Lives in Focus: Family Life Behind Bars

February 6th, 2007

Lives in Focus: Family Life Behind BarsClick here to download
Lives in Focus is vlogging the impact on family relations and dynamics when one or more member of a family is incarcerated. How do some families overcome the separation, financial strain, social stigma and guilt while others crumble? Why is there a greater likelihood that a child of someone who is in prison will also end up in jail at some point? How do society, politics or special interests help or hinder family relations?

I plan to post a video about three minutes in length that focuses on a particular theme showcased through a family’s life. How do such obstacles impact the relationship between a parent and child (both the parent who remains at home and the one in prison)? Between husband and wife? Between siblings? Is there anticipation or dread or tedium at the thought of the long hike on visiting day? How are family relations re-established when a prisoner is released? What are the unforeseen consequences of being released? What efforts do inmates make to stay in touch from within prison walls?

These short, thematic vlogs will show people in their daily lives with relevant audio from interviews. I plan to post on a regular once-a-week schedule for 3 to 6 months.

I also plan to loan video cameras to a few families we select. Lives in Focus has already agreed to set up workshops in conjunction with Prison Families of New York to train these families to document their own lives. We will edit this material and post it to the vlog, giving credit to the families. The videos will be available to the public for free for non-commerical use with a Creative Commons copyright.

Lives in Focus is NOT questioning the guilty verdict that sent people to prison. We also recognize that many crimes upset the lives of others–in extreme cases even depriving families of their own loved ones. Lives in Focus believes, however, that it is important to document and be aware of the repercussions that imprisonment has on an inmate’s family, a large and growing population in America.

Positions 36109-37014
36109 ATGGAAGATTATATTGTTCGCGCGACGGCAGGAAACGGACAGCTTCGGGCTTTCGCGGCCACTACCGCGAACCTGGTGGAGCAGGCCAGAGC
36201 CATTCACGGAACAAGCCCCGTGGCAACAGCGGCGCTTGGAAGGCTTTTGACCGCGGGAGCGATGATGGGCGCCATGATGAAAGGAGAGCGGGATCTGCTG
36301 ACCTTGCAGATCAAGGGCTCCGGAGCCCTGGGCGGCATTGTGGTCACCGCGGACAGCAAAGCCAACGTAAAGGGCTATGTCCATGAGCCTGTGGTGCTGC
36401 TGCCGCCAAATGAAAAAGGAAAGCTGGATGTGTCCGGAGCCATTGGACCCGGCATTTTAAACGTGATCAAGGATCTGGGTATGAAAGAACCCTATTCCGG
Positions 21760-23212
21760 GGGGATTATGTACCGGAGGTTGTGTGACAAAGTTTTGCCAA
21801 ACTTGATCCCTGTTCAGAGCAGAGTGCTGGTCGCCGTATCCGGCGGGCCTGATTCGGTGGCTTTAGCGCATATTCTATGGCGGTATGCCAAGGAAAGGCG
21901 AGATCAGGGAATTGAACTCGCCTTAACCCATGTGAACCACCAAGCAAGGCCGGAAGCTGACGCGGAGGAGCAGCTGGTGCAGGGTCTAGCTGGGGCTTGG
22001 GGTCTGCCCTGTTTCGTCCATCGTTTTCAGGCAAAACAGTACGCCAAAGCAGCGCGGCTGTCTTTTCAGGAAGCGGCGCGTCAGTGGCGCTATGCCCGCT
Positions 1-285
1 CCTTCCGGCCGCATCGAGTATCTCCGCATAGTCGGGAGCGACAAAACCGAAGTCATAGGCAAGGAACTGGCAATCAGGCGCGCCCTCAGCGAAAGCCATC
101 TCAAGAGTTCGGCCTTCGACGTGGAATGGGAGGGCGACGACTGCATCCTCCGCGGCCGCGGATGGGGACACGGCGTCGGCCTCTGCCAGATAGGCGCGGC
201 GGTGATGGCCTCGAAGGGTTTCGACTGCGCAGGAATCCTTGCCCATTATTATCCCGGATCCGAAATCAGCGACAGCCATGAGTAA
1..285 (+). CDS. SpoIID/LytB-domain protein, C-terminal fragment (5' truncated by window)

As an award-winning journalist who wrote frequently for the New York Times and as a journalism professor at the City University of New York’s Graduate School of Journalism, I have already gained access to prisoners and their families. I have a strong track record working with people who are often ostracized by society. The previous Lives in Focus project, shot in 2005, documented the lives of men, women and children in India who are HIV+ or have AIDS.

Project Site: Lives in Focus: Family Life Behind Bars
Subscribe to the project.

A note from Jay Dedman, Lives in Focus’ advocate:

I met Sandeep when he wrote an NY Times article on Videoblogging back in 2005. It was the first time a journalist really seemed to respect what we were doing in the Videoblogging Community. We weren’t just people making funny viral videos, but actually had the ability to make videos of consequence. He ended up starting his own videoblog, Lives in Focus, helping set the example of what we can do with this new medium without boundaries. Any ambitious project needs some money to get started, so help fund the work we want to see.

Deliverables Approx. 1 video/wk for 3-6 months
Timeline To begin immediately
Purpose Equipment and Expenses
Amount $2500
Recipient Sandeep Junnarkar

Lost In Light

October 23rd, 2006

Lost In Light
Click here to download
This is a project about the 8mm film format. But 8mm is dead, you say? On the contrary! Not only is the format alive with innovation by filmmakers around the world, but hours and hours of Super 8 and regular 8mm film exist in attics and basements the world over—as home movies, educational films, works of art—that is slowly fading from the historical record.

We’re here to preserve that record before these films are lost, and to make those films available for viewing by the public and for use by artists seeking new, compelling footage. Lost in Light is a project devoted to preserving, showcasing, and celebrating films created on the small-gauge 8mm film format.

To that end, we will provide free Super 8 and 8mm to video transfers to anyone who asks, in exchange for posting their video to the Lost in Light site and on the Internet Archive with their choice of Creative
Commons licenses. In addition, Lost in Light will include articles and features by members of the filmmaking and film preservation communities, video tutorials for making 8mm films, as well as creative work, all with the goal of preserving and championing this important film format.

The site will have a soft launch with some content as soon as funding is available, with a full, hard launch set for January 2007.